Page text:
Elizabeth Mitchell was awesome in LOST as Juliet. Her relationship with Sawyer was one of the highlights of the last few years of the series. I will always love her as an actress, even when she is in terrible movies like The Purge: Election Year.
To be fair, Elizabeth Mitchell is easily the best part of this film. She and Frank Grillo (the dearly departed Crossbones from Captain America: Civil War) really hold together this film, but there are so many other issues here that even two extremely likable figures such as these two can save it.
The Purge: Election Year is the third movie in the Purge series, focusing upon the upcoming race for President of the United States (which, by the way, happens in May, according to the movie. The sequence at the end with the election coverage really was weird.) Elizabeth Mitchell’s character Senator Charlie Roan was a survivor of a horrible Purge incident when she was a child which framed her into the person she was now… a crusader against the Purge. She is running on the platform of repealing the Purge.
This, of course, puts the Purge supporters into a tizzy, and they plan on sending some Neo-Nazi bad guys to grab the Senator and kill her on Purge night. Frank Grillo reprises his role of Leo Barnes (at least I think he reprises the role, as he was only ever called “Sergeant” in The Purge: Anarchy), who is the head of Senator Roen’s security detail.
We also meet Joe Dixon (Mykelti Williamson), a local deli owner, whose shop lost its Purge insurance the day before the Purge commences and he decided that he had to protect his property. There were several other characters in Joe’s orbit, but none of them are worth the time to talk about. Joe was okay, but he felt like a catch-all character. When they needed a funny line about white people, he spit it out. When he needed to be a former gang member (which isn’t stereotypical at all…sarcasm), he was breaking out the gang whistle.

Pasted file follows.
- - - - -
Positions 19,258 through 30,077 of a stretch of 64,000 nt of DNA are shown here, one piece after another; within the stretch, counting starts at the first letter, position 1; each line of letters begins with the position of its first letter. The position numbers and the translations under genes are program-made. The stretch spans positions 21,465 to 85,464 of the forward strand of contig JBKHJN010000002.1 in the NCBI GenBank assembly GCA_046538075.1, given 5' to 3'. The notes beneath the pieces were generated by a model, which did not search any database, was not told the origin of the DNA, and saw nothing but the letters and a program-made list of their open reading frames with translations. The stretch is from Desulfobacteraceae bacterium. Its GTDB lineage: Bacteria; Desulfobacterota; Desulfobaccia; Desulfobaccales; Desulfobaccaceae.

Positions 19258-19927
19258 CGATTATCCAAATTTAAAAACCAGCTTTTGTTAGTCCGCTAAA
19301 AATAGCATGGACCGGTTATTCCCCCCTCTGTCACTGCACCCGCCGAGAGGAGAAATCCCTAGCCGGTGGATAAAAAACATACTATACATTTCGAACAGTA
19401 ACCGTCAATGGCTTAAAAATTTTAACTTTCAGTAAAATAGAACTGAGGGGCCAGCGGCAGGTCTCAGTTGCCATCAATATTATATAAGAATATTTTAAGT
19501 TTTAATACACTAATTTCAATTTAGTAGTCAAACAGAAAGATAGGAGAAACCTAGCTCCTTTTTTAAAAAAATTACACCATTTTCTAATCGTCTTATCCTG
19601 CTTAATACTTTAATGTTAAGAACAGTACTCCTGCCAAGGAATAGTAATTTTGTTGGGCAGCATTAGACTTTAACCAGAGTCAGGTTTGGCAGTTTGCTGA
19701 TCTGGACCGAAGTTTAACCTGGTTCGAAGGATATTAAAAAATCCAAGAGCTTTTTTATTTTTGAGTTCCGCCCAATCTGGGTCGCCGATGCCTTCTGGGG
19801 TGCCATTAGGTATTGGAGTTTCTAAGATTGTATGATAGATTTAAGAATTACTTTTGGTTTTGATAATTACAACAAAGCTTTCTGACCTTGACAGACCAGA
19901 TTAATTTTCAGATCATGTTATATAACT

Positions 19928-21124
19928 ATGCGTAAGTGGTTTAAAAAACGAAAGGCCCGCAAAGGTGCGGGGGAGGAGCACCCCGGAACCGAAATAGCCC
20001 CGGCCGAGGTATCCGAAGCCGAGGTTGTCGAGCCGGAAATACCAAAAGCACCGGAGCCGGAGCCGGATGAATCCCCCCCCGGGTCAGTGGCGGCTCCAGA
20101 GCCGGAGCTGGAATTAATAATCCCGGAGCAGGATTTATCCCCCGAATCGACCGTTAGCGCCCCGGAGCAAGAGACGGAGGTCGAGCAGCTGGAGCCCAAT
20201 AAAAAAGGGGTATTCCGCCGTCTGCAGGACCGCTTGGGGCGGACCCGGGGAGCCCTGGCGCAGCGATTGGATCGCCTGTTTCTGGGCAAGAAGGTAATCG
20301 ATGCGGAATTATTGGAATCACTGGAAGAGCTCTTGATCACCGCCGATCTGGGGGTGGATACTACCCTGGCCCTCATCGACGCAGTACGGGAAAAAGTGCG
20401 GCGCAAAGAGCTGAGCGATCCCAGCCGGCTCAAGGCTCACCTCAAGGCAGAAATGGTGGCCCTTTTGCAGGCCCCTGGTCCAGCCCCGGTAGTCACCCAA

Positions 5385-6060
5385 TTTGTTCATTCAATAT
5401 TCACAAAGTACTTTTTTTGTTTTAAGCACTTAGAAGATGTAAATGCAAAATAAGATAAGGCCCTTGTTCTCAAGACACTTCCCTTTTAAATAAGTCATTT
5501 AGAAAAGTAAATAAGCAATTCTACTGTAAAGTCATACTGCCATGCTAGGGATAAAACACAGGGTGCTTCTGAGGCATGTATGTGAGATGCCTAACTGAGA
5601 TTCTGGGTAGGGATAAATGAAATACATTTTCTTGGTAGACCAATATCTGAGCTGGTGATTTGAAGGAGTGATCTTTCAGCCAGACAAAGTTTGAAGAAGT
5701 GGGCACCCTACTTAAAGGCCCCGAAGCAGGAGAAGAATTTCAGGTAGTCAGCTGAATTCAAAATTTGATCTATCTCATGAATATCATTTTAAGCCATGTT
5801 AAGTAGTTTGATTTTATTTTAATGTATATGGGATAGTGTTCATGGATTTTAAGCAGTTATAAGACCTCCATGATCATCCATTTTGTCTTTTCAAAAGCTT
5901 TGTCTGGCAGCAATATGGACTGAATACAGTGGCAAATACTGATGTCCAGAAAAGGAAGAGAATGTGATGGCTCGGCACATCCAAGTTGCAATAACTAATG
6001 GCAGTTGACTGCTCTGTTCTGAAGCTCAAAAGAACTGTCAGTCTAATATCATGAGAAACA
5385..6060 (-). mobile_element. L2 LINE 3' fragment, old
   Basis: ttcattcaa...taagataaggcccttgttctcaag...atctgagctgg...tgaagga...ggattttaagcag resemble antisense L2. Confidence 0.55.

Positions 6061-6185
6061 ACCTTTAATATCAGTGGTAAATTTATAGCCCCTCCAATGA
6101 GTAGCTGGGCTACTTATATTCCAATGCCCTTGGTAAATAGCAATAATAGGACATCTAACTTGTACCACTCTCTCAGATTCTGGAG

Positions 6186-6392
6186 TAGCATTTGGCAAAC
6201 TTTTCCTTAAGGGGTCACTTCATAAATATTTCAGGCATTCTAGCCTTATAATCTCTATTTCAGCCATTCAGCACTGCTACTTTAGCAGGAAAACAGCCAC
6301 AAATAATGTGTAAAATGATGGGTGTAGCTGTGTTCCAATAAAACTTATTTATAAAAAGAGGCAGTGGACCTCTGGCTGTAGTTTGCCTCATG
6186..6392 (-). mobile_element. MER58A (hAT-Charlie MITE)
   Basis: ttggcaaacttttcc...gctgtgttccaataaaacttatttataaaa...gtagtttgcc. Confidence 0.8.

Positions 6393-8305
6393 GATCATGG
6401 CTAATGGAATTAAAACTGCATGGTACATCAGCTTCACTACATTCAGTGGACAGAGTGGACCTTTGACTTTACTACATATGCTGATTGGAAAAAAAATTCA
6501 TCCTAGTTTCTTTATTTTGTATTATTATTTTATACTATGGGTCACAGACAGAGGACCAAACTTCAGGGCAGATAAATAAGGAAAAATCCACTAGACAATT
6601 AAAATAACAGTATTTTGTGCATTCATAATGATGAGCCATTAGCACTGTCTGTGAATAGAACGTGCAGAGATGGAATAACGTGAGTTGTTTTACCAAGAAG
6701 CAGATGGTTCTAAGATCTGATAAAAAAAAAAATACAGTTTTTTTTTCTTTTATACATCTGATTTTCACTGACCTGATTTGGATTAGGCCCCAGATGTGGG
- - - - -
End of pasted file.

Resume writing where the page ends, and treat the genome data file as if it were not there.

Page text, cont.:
That is, of course, except for the worst of the worst: Candy Bar Girl. This girl who tried to steal a candy bar from the store, was downright hilarious. I know that wasn’t what they were going for here, but everything about this woman was laughable. It was an insult to amateur actors to call this acting amateurish. Watching her eyes bulged out, covered in blood, Candy Bar Girl showed everything that was wrong with this movie in just a few scenes.
The dialogue of the film was horrendous. Outside of Senator Roen and Leo (and maybe Joe), there is not one developed character. I was pretty surprised that the members of the NFFA (the organization that was in power and brought the Purge to America) didn’t twirl their villain mustaches like the villains of old. These villains were nothing more than people to be evil and to say “Purge and Purify.” There was not one shred of character development from any villain, including Senator Roen’s presidential opponent, Minister Edwidge Owens (Kyle Secor).
There really wasn’t any horror here. As I said, I found myself laughing quite a bit. There was no tension. Even when Leo had to pull a bullet from his own shoulder, there was little tension (and the bullet from the shoulder was done 100 times better by Sawyer on LOST- pre-Juliet days. Bringing the review back to LOST.) This would be a perfect film for the RiffTrax gang to riff.
None of the action stood out in my mind. Sitting here, I cannot think of one exciting scene of action that took place in The Purge: Election Year. The only things that I remember are the over-the-top cartoon aspects of the movie. And that might be okay if the film doesn’t try to take itself so seriously. However, this is not a spoof or a parody. It is intended as an action film with horror aspects. And it failed in that.
Hopefully, we can all purge from this series of films from now on.